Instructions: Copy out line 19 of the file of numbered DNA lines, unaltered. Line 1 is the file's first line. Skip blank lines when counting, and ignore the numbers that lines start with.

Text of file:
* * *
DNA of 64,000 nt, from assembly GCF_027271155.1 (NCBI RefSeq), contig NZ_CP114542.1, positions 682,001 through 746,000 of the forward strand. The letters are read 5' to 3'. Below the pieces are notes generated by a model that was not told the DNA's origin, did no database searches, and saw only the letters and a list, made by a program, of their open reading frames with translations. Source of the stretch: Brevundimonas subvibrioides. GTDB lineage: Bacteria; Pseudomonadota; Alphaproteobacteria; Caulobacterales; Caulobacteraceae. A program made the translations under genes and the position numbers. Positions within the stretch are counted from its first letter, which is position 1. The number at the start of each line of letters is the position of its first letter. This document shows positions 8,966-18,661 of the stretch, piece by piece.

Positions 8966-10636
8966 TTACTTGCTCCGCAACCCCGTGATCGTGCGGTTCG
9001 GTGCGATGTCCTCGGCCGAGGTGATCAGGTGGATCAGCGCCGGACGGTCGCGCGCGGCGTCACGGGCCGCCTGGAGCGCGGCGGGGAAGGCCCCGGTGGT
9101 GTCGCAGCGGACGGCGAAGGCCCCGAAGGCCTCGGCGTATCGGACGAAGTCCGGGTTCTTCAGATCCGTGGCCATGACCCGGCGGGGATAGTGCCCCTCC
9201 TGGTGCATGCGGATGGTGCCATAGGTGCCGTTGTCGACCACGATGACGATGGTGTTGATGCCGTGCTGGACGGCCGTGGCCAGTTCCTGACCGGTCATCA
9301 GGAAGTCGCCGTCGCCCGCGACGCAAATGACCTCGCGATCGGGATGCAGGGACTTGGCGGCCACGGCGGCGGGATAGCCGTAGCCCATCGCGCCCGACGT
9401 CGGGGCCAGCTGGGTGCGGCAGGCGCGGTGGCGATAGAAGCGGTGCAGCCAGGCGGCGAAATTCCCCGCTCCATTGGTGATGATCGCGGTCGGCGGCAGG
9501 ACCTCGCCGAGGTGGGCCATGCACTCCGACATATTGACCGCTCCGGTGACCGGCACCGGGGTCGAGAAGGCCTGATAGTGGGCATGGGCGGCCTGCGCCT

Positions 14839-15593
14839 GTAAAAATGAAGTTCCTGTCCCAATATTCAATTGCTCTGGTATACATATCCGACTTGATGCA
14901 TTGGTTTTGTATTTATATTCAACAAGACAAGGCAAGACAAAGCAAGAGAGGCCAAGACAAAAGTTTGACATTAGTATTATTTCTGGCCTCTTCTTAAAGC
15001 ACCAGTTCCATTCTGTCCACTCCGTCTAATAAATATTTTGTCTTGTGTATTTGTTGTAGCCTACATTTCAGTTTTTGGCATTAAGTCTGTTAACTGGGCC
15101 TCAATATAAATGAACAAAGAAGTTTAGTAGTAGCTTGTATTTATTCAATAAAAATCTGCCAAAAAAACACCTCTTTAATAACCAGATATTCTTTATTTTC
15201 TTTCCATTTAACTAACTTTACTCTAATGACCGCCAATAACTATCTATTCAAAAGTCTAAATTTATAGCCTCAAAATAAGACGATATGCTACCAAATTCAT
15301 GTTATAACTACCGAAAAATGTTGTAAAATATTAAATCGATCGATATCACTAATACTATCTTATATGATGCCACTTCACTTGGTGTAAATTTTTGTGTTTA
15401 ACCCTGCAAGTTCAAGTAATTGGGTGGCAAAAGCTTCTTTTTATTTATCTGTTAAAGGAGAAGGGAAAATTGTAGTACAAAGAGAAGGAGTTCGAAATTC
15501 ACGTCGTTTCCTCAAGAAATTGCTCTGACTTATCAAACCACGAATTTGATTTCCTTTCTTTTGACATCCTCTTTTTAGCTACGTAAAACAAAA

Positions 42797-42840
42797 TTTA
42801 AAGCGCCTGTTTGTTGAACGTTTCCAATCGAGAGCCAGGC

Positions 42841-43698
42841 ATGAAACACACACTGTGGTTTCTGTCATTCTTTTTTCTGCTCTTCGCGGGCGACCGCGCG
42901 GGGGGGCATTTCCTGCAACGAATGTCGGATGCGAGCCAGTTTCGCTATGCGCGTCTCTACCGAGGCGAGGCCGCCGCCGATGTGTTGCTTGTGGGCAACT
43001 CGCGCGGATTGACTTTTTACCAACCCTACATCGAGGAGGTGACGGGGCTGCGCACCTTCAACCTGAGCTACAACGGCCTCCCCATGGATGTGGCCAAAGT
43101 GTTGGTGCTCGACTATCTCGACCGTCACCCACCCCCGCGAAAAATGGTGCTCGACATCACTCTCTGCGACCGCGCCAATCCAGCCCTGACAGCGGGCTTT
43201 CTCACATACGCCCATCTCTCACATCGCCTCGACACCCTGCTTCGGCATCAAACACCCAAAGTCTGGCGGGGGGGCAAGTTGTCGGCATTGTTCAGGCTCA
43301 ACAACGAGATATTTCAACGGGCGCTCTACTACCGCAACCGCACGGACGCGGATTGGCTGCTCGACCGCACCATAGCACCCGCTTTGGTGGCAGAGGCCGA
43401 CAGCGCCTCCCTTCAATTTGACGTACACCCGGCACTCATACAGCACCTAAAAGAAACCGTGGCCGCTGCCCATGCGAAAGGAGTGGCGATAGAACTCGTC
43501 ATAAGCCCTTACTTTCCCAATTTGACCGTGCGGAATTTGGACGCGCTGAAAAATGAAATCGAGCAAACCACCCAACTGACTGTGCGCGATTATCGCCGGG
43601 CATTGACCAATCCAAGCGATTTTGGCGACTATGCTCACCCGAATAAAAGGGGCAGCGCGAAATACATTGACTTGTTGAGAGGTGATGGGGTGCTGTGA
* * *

Positions 42797-42840